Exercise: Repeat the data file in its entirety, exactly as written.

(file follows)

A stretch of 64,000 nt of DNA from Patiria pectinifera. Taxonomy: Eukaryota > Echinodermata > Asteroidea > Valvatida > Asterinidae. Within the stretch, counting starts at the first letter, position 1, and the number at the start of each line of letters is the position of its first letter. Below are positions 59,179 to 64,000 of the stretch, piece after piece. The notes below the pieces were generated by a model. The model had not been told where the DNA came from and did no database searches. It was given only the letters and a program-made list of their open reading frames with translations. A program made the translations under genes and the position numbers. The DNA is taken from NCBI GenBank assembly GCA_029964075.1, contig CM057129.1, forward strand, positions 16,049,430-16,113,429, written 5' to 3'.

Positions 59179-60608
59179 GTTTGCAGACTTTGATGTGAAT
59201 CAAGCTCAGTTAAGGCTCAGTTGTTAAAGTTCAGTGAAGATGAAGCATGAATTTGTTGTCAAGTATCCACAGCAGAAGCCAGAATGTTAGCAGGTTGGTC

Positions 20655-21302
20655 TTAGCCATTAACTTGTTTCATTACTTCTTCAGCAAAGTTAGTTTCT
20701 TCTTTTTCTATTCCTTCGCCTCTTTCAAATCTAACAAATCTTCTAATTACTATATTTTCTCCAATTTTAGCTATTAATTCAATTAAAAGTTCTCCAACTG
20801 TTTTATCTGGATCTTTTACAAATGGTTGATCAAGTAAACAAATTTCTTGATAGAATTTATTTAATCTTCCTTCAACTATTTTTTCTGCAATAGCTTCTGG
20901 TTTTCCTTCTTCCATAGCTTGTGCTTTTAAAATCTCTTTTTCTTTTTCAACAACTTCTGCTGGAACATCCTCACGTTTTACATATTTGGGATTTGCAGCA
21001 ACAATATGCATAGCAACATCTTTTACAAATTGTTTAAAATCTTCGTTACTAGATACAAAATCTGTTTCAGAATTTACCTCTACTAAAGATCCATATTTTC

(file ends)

A stretch of 64,000 nt of DNA from Patiria pectinifera. Taxonomy: Eukaryota > Echinodermata > Asteroidea > Valvatida > Asterinidae. Within the stretch, counting starts at the first letter, position 1, and the number at the start of each line of letters is the position of its first letter. Below are positions 59,179 to 64,000 of the stretch, piece after piece. The notes below the pieces were generated by a model. The model had not been told where the DNA came from and did no database searches. It was given only the letters and a program-made list of their open reading frames with translations. A program made the translations under genes and the position numbers. The DNA is taken from NCBI GenBank assembly GCA_029964075.1, contig CM057129.1, forward strand, positions 16,049,430-16,113,429, written 5' to 3'.

Positions 59179-60608
59179 GTTTGCAGACTTTGATGTGAAT
59201 CAAGCTCAGTTAAGGCTCAGTTGTTAAAGTTCAGTGAAGATGAAGCATGAATTTGTTGTCAAGTATCCACAGCAGAAGCCAGAATGTTAGCAGGTTGGTC

Positions 20655-21302
20655 TTAGCCATTAACTTGTTTCATTACTTCTTCAGCAAAGTTAGTTTCT
20701 TCTTTTTCTATTCCTTCGCCTCTTTCAAATCTAACAAATCTTCTAATTACTATATTTTCTCCAATTTTAGCTATTAATTCAATTAAAAGTTCTCCAACTG
20801 TTTTATCTGGATCTTTTACAAATGGTTGATCAAGTAAACAAATTTCTTGATAGAATTTATTTAATCTTCCTTCAACTATTTTTTCTGCAATAGCTTCTGG
20901 TTTTCCTTCTTCCATAGCTTGTGCTTTTAAAATCTCTTTTTCTTTTTCAACAACTTCTGCTGGAACATCCTCACGTTTTACATATTTGGGATTTGCAGCA
21001 ACAATATGCATAGCAACATCTTTTACAAATTGTTTAAAATCTTCGTTACTAGATACAAAATCTGTTTCAGAATTTACCTCTACTAAAGATCCATATTTTC